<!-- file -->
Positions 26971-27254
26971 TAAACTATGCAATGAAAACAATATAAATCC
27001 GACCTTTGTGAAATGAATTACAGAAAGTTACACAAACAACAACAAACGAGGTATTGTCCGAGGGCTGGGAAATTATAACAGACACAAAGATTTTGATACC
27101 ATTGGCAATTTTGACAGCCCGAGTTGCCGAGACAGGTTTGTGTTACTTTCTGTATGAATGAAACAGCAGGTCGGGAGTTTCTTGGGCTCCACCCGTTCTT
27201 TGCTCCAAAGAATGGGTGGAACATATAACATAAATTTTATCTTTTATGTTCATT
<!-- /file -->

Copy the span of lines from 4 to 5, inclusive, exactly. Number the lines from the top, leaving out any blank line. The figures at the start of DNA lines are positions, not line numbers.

27101 ATTGGCAATTTTGACAGCCCGAGTTGCCGAGACAGGTTTGTGTTACTTTCTGTATGAATGAAACAGCAGGTCGGGAGTTTCTTGGGCTCCACCCGTTCTT
27201 TGCTCCAAAGAATGGGTGGAACATATAACATAAATTTTATCTTTTATGTTCATT